This could be a paragraph, a heading, a list item. Really, any element on your page. If we start on the outside of an element, the first time we encounter is the element’s margin. Margins represent the space around an element, and are used to define the space between page elements. Margins are not used to calculate the final width of an element, but as you can see, they’re very important in terms of how elements relate to each other and how much space an element requires within layout.


The next property we come to is the element’s border. All elements are allowed to have a border assigned to it even though, by default, most elements don’t have one. Borders have three properties that define the border itself: the border-width, border-style and border-color. You can also assign borders individually to the top, right, bottom and left sides of an element. Borders are considered to be part of the box model because they define the outside edge of an element, and because they’re physical size is used when calculating the overall size of an element.


After borders, we have padding. Padding is the space added to an element inside the border. The best analogy for padding is to imagine a box with something fragile inside of it that you need to ship. You’re going to want to add some packing material to the box to keep the fragile object from touching the edge of the box. That’s padding.

Padding is totally transparent, and it’s value is used to calculate the overall width and height of an element.


Finally, we have the width and height properties. You can set up these properties of any element using either percentages or a fixed unit of measurement. It’s important to remember, however, that there’s a big difference between the width and height properties and the total width and height of an element. This tends to be confusing to those who are new to CSS.


Below is an equation for the total width:


This often confuses new designers as they assume that the value applied to the width property represents the total width of the element. That is possible now through the box-sizing property. Box-sizing accepts two values: content-box or border-box. The content-box property calculates width and height using the default method that was described. The border-box property, however, includes the border and padding values into the width and height values allowing you to set a total width of an element through the width property.

The box model can be very simple, but there are a few things that can trip you up if you’re not careful.


After that overview, we’ll get more familiar with margins and padding. As we discussed earlier, padding is the space inside of elements that hold the contents of an element away from its edge. You can specify padding in several ways. First you can define padding individually for each side of an element, or you can also use shorthand notation when defining padding.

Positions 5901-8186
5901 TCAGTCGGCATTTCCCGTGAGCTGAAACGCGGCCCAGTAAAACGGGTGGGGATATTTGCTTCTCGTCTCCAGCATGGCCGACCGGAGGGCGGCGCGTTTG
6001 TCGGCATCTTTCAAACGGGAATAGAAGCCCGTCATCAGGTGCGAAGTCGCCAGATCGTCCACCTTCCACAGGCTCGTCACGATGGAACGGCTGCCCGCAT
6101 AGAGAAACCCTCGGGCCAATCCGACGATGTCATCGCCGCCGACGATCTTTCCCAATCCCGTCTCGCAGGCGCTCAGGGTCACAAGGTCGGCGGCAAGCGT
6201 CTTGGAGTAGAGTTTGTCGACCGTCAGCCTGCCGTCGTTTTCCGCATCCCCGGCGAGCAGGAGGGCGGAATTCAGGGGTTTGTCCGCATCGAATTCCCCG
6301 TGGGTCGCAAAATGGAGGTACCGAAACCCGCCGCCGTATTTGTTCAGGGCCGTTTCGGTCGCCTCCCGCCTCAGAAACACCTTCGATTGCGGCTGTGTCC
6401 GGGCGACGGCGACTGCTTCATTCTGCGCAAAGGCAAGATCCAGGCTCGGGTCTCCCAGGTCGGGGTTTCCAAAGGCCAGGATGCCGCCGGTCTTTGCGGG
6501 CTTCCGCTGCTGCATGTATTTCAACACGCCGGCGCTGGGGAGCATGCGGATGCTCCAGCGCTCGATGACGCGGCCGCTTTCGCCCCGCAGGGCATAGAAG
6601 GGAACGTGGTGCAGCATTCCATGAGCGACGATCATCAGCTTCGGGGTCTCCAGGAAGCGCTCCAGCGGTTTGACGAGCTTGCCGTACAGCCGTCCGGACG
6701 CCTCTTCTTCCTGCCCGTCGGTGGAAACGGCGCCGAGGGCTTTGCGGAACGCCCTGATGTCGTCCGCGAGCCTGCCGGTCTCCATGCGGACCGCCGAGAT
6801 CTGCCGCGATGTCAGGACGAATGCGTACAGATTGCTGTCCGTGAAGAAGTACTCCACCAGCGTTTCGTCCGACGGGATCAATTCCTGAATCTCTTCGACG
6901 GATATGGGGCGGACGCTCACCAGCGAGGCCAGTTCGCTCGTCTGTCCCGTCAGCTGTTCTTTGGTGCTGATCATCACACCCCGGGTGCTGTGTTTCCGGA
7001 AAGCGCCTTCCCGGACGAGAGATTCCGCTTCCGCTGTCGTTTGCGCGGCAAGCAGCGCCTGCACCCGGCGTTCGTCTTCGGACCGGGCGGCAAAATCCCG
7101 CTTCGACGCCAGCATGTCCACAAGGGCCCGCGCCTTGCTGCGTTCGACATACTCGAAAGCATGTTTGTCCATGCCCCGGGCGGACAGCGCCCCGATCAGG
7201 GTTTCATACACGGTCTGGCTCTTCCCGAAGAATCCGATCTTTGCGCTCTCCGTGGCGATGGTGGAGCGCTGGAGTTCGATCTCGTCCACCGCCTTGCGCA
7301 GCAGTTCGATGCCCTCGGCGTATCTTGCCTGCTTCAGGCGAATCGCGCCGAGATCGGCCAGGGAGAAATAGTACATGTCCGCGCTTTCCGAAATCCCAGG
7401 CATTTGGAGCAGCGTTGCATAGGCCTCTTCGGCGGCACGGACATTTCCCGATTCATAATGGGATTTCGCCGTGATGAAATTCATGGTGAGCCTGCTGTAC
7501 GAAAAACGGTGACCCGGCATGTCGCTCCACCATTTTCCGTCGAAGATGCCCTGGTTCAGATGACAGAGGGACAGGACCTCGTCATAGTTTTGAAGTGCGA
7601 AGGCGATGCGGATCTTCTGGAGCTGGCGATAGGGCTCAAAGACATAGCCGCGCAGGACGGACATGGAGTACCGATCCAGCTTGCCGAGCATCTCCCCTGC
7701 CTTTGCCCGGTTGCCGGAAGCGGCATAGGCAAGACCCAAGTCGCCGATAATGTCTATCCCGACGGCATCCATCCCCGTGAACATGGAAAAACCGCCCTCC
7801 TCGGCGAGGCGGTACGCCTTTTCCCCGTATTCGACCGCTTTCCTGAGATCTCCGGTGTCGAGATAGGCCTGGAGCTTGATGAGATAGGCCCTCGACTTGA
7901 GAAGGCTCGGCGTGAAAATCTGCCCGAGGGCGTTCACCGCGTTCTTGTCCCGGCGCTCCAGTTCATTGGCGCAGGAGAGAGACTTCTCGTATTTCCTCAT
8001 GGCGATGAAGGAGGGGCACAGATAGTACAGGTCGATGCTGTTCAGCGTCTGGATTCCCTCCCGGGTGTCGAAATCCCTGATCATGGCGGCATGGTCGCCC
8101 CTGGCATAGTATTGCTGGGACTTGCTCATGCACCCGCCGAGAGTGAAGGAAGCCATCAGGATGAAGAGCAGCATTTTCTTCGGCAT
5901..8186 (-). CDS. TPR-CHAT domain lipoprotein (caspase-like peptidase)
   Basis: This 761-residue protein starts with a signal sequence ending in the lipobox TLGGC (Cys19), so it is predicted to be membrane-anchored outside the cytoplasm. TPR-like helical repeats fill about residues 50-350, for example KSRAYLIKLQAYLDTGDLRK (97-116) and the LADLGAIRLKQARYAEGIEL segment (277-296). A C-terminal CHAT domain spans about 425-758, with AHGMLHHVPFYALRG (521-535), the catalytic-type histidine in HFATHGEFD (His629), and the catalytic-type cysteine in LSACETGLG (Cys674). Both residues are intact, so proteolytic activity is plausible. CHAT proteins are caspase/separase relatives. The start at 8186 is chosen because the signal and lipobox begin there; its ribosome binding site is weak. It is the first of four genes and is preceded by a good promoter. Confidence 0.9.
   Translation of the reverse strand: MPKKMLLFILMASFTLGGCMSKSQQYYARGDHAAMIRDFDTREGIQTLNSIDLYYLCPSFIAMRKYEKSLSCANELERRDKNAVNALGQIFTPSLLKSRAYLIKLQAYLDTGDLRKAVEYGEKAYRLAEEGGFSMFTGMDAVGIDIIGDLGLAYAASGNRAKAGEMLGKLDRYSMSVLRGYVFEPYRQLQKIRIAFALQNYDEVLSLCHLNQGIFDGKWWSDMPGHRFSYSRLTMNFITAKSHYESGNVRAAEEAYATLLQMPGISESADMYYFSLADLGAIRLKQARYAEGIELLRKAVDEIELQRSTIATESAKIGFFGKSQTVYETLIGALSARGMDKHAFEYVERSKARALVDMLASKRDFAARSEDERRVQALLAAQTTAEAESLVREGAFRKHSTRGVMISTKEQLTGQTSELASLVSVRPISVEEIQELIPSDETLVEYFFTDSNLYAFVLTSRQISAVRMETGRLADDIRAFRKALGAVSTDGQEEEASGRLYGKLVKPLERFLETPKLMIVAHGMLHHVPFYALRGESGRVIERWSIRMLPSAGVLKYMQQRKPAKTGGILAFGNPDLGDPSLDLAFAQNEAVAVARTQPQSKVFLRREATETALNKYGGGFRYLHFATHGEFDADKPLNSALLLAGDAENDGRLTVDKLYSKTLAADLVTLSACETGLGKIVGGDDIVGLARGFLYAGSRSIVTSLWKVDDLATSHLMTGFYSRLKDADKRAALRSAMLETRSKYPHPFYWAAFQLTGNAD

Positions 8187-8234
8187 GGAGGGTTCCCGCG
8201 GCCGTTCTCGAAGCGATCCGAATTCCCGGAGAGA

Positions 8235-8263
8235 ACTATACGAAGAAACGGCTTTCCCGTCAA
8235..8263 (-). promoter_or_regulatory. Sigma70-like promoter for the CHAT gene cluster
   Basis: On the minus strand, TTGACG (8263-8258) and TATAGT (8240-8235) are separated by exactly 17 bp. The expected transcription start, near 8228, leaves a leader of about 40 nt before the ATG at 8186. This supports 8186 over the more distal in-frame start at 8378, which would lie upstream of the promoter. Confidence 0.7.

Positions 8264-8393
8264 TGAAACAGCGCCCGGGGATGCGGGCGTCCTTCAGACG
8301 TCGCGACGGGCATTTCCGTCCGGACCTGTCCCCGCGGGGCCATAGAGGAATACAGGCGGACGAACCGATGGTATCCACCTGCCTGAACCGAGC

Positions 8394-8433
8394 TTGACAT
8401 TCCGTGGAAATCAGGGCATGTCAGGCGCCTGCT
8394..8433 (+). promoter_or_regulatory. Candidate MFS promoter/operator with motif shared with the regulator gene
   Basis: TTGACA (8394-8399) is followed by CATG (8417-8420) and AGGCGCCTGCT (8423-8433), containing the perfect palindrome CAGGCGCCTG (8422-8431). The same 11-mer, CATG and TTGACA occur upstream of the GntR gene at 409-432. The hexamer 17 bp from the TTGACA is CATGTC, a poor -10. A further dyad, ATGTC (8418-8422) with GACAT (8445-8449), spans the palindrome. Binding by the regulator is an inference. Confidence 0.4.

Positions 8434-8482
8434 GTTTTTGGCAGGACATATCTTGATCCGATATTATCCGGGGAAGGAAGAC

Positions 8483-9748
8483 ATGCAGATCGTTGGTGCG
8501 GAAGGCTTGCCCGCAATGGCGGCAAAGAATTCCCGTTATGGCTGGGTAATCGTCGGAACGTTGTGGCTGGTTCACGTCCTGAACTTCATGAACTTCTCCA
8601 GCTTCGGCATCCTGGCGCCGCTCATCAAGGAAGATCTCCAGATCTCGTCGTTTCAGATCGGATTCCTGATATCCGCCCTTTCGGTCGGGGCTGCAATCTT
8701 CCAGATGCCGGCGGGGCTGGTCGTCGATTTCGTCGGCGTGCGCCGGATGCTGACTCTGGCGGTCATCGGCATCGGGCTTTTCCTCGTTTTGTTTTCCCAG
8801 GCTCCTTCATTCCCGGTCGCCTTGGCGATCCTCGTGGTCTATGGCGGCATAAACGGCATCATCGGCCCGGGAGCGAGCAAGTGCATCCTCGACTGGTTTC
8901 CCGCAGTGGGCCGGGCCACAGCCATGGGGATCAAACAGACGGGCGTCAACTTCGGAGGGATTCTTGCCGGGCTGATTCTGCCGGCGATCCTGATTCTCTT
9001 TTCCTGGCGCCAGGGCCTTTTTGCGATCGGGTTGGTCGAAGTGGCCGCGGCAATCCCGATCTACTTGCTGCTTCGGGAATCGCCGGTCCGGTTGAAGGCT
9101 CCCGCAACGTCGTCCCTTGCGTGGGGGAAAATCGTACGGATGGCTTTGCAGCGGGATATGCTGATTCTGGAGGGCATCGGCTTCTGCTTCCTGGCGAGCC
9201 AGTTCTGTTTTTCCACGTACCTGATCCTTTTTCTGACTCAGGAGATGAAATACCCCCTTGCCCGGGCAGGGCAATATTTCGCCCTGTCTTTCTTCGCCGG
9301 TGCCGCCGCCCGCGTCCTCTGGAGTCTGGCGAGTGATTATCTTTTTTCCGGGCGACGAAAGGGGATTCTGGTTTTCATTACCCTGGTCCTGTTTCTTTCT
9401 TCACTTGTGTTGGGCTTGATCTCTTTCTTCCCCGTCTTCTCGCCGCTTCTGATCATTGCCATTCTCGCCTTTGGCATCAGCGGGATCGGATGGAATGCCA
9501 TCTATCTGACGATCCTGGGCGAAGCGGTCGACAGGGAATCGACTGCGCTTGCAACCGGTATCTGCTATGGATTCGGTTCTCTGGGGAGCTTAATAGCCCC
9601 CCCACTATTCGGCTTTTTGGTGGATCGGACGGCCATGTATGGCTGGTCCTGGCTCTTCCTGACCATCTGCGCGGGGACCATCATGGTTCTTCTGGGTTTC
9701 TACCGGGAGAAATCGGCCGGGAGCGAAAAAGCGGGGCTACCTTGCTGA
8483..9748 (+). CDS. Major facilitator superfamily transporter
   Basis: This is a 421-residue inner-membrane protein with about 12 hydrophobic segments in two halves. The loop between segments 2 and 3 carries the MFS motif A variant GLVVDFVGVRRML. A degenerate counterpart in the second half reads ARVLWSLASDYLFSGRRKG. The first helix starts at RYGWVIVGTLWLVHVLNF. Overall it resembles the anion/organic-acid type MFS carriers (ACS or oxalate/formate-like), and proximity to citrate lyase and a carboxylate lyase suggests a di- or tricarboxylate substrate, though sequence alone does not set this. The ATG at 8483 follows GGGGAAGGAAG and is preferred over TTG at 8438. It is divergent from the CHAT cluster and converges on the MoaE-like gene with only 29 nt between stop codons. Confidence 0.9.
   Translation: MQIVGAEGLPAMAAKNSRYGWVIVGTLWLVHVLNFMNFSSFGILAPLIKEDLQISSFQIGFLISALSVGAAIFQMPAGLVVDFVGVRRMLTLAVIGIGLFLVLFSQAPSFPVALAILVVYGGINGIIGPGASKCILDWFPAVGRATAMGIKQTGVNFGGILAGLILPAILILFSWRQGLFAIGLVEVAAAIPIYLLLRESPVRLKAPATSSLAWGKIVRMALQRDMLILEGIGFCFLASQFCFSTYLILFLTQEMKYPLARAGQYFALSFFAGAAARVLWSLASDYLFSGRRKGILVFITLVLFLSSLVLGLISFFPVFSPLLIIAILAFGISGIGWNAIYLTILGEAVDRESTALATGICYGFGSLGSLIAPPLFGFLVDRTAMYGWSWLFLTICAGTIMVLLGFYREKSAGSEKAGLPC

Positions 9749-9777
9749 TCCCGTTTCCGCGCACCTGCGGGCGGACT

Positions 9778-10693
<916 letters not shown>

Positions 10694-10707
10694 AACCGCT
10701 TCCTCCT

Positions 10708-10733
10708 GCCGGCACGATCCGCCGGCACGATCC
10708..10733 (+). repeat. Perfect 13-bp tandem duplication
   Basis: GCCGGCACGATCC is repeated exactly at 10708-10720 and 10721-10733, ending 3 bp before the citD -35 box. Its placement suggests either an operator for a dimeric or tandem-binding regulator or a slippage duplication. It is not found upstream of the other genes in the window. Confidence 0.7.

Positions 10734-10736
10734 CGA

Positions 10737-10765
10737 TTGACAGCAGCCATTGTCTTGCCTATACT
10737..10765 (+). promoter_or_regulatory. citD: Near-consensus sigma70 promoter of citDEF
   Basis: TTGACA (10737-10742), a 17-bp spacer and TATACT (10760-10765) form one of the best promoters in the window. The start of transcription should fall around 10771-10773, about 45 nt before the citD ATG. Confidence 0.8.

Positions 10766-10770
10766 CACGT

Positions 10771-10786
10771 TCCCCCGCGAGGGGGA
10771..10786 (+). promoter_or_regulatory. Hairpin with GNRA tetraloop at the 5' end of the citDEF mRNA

There are four variations on padding shorthand in the right image above. First, you can define four separate values, separated by white spaces. Now, these values are going to apply in order, from top, right, bottom and left sides respectively. Now, if you use three values, the first value will be applied to the to, the second value for the left and right sides, and the last value will be applied to the bottom. If only two values, the first value applies to the top and bottom, while the second value will apply  to both the left and right sides. Finally, if you simply use a single value, that value is going to be used for all sides equally.

There are some things to keep in mind with padding. By default, most elements that are considered block-level elements, like paragraphs, will go ahead and expand to fit the width of their parents. If you don’t define the width for those elements, padding will be added to the inside of the element, which causes the content area to shrink, and sometimes results in the element actually getting taller.

If, on the other hand, you specify a width of 100% padding will then result in the element actually becoming wider that its parent element, as the padding is added to the outside of the elements width. You can change this behavior by using the box-sizing property, but when defining element widths, it’s crucial that you understand how the element’s padding will factor into the equation.


Most designers use padding to keep the contents of a box away from its edge. This cane be used to create visual boxes, like pull quotes, out of a single element, without using graphics or background images. Padding can also be used to move the contents of an element away from the background image to give the appearance of custom bullets, or to add decorative touches to an element.


Margins represent the space between the elements, and are applied outside of an element’s edge. While it’s not factored into he total width of an element, it does affect the amount of space that an element takes up on the page and is critical to achieving proper spacing between elements.

Margins also use the same syntax as padding, so you can either specify margins for each side individually, or use the shorthand notation.


For the most part, margins are pretty straightforward, but there is one aspect of margins that tends to trip up even the most experienced of designers.

Unlike horizontal margins, vertical margins collapse. That means that, if you have two elements, stacked one on top of another, only one of the elements’ margins are applied. Take this example: if you have heading one with a bottom margin of 16 pixels, and a paragraph with a top margin of 16 pixels, there will only be 16 pixels’ worth of space between them, not 32 pixels. This prevents paragraphs and headings from having double spaces between the two of them.


If the values not the same, the higher of the two values is going to be used.